I did not know what to expect. It was exhilarating, yet there was a sense of normality surrounding it. Even David Cameron walking past you in the corridor. When you start being involved in politics, MPs become the equivalent of a favourite celebrity. You usually see them on a screen, and sometimes forget that really they are just people doing a job like everyone else. Then you are at 2 in the morning at the lobby bar, the uncomfortable but gorgeous shoes hidden under your table as you’ve been on your feet since about midday (you lazy gal!), having a random conversation with an MP who forgot to buy something to drink to someone who is pregnant at his table. I’m an introvert (INFP FTW) and I don’t do small talk, yet I feel like I’ve been shaking hands and saying hi to everyone.
I start to reconsider my life choices as my friends seem to be all party members and every new person I’ve met seems to have been 1 degree of separation from me all along, even when I haven’t been introduced by the friend in common. Even Zac Goldsmith. The conflicting feelings that went on all the time, when you were dying inside after bumping into your favourite journalist/MP/man altogether etc while keeping it cool because you’re not 14 and this is not a One Direction concert. There was the excitement of the first time anything happens and the realisation that it’s nothing special after all. Only people going about their own business who seem to think you have something interesting to say after 20 minutes and introducing you to 4 people who could have provided them with the acceptable excuse to go away instead. That’s fairly new for me, as I normally have something to say that is only of interest to Catholic priests (and I’m not talking about my confessions).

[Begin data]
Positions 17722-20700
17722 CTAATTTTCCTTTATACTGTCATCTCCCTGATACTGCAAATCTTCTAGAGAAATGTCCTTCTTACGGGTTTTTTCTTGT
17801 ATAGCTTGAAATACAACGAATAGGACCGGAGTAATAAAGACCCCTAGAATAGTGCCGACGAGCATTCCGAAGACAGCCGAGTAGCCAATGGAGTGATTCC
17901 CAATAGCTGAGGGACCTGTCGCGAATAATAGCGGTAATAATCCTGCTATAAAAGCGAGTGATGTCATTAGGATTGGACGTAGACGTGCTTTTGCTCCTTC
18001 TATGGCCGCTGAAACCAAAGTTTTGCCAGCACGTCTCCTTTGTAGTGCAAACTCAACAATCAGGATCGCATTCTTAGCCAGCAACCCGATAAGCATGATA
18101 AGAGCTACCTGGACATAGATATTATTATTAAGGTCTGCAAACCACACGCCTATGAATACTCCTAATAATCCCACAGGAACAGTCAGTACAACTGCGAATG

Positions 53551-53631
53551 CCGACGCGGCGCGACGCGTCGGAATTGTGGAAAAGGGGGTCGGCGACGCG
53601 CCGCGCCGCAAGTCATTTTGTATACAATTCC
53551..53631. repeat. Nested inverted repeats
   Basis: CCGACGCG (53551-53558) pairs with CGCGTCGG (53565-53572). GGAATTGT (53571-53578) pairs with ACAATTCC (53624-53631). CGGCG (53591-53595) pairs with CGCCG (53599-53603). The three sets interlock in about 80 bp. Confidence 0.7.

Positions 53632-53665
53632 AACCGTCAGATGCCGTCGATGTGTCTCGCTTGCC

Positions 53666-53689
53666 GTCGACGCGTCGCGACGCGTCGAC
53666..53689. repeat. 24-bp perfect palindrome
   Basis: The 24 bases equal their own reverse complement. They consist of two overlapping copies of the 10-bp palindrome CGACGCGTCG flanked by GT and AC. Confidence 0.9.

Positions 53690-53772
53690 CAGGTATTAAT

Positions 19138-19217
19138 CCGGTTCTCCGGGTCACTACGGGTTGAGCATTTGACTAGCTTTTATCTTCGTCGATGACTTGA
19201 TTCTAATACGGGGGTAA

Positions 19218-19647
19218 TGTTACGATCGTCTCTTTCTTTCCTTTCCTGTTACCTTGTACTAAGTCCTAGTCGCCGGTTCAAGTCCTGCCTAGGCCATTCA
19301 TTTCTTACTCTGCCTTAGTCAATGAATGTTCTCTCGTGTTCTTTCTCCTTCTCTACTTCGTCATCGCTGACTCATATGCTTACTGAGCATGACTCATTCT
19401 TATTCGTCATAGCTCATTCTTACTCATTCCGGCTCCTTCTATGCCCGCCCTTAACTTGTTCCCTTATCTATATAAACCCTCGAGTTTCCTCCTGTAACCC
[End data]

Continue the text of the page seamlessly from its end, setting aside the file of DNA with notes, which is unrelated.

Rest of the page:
Before Conference, I’ve always felt on the fringe of the party. A One Nation Tory whose loyalty is first to God. Someone who owns a lot of literature from the Centre for Social Justice. Someone whose alma mater was founded by a philanthropist and is herself a big fan of noblesse oblige. Yes, there are groups in the party for people like me, but knowing they are there is not the same as walking into a standing room only event with people being turned away as they pose a threat to safety in case of a fire!
It’s when you find yourself in such a situation that you realise you are not alone and ask yourself why it took you so long to decide about party membership. It just feels so natural.
No amount of insults from the self-righteous “crowd” on the street could ever convince me it was a bad idea. And FYI, person who asked if we had been drinking champaign all day…no, the wine at most receptions was really bad.